What's the Good Word?

Nov. 24, 2011

Gameday Central

By Matt Winkeljohn
Sting Daily

Here at the end of a full day for which I’m oddly thankful (partial details to come), I’m thinking of you, dear Georgia Tech fans. Actually, I’m thinking of what you think.

Send me (stingdaily@gmail.com) your best thoughts on:

# Your favorite memories from Tech-Georgia games, whether it’s specific plays, upset wins, circumstances from tail gate parties or aftermath situations. Bet Roddy’s run comes up.

# Unusual traditions that you have for this game.

# Whether you think there is a distinct difference between this rivalry and others in the college ranks. If yes, why? Do you dislike UGA, or truly hate?

There’s been quite a bit of opinion exchanged in recent days on some topics for which there can be no bottom line (see item No. 3 above).

Count me among those a bit surprised that the AJC’s Ken Sugiura tacked on those comments at the end of his blog the other day. That’s not his style.

I worked with Ken – aka Gilbert (check his mail) – for several years at the paper, and I would say that he broke character in offering some editorial thoughts on events of the week and whether or not Tech fans look down their noses at Georgia fans.

Having trained Gil as best I could, which may explain bubbles in his line, I don’t recall him opining in print. Yet, I welcome his discourse and his move to engage. Judging from comments on the blog and on message boards elsewhere, he did that.

He can’t get away with doing that on a regular basis because he’s not a columnist (Bradley, Schultz), and therefore it is not in his job description to opine abundantly. Plus, to over-opine would compromise his standing among readers over the long haul.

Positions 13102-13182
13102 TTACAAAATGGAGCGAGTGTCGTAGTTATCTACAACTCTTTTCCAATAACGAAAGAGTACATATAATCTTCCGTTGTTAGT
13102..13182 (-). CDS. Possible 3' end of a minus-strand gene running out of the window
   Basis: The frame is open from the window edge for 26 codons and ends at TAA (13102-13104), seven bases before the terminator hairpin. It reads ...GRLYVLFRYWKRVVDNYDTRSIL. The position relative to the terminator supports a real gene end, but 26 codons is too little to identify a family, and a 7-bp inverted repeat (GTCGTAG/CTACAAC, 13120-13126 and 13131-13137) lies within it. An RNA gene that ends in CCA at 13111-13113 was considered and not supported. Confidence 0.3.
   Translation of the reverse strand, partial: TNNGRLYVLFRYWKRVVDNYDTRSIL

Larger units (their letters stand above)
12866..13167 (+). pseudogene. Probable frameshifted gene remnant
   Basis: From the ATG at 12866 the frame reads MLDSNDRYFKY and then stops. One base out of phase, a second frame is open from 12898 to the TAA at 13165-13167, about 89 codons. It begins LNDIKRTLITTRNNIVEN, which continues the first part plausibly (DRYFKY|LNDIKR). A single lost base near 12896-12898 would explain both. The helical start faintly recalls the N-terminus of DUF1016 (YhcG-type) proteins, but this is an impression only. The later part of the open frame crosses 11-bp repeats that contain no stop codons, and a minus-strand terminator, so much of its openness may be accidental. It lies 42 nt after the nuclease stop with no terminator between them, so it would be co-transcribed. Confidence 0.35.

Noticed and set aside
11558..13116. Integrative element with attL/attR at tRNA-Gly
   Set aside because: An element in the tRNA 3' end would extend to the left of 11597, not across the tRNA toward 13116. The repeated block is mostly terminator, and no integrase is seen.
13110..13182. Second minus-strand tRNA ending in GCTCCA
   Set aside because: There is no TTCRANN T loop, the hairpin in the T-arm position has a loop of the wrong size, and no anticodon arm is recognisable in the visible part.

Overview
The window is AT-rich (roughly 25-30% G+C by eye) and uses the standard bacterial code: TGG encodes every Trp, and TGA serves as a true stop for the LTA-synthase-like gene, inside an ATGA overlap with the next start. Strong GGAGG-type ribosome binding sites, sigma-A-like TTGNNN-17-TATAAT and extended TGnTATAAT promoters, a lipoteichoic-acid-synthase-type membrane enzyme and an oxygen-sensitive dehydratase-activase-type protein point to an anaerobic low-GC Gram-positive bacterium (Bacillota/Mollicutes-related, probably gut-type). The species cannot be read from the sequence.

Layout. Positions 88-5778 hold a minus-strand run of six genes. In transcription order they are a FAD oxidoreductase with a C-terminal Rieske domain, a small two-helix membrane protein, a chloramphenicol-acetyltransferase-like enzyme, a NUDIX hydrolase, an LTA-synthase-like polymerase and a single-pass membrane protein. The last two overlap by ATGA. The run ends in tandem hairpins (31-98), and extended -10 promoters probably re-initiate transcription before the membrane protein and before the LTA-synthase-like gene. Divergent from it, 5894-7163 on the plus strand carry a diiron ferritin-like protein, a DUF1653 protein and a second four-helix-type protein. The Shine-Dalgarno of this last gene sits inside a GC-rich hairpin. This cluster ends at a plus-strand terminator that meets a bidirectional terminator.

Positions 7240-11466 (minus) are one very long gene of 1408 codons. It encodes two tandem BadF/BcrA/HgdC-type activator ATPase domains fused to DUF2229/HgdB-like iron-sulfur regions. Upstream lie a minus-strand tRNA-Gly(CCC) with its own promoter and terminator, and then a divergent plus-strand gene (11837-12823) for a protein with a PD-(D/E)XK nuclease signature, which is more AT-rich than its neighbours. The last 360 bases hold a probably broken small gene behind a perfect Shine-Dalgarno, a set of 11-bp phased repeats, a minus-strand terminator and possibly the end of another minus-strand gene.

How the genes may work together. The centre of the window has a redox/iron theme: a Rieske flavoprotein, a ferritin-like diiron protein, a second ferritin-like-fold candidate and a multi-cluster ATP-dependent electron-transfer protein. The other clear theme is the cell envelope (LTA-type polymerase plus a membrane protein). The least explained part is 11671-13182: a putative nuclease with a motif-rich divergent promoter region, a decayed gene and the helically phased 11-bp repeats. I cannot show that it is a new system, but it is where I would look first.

I get what he wrote.

My wife is a Tech graduate, and I’ve become partial to the school. I know many, many Tech fans. As a group, I consider the Jackets contingent to be extremely well-educated, yet perhaps more defensive than the average group.

A lot of fan groups are accustomed enough to being ripped by other groups that one criticism of their ilk rolls off the back as easily as the next. Tech fans strike me as that way with the exception of situations when their treatment/perception of Georgia and its fans comes up.

I’m not sure this matters, though, to a degree that it should rise to public crisis alert.

When it comes to a rivalry, doesn’t every fan group look down on the other?

In my view some of the fuss earlier this week about a comment made by a head coach was the product of the fact that in this age we as a society look for something to be offended by and then also lust to plead about being wronged. Political correctness and all its trappings … phooey!

As I step off by personal box (never seen a soap box big enough to hold me), I’d like to take you to north Georgia, where I’ve spent the last few days with my family.

After camping in DeSoto Falls Monday night with my daughters (and faking my way through an injury report on 790 with the Two Live Stews while trapped deep in the woods that afternoon with no more information about injuries than you had), I headed to the second home outside Hiawassee (pop. 810, according to the 2000 census).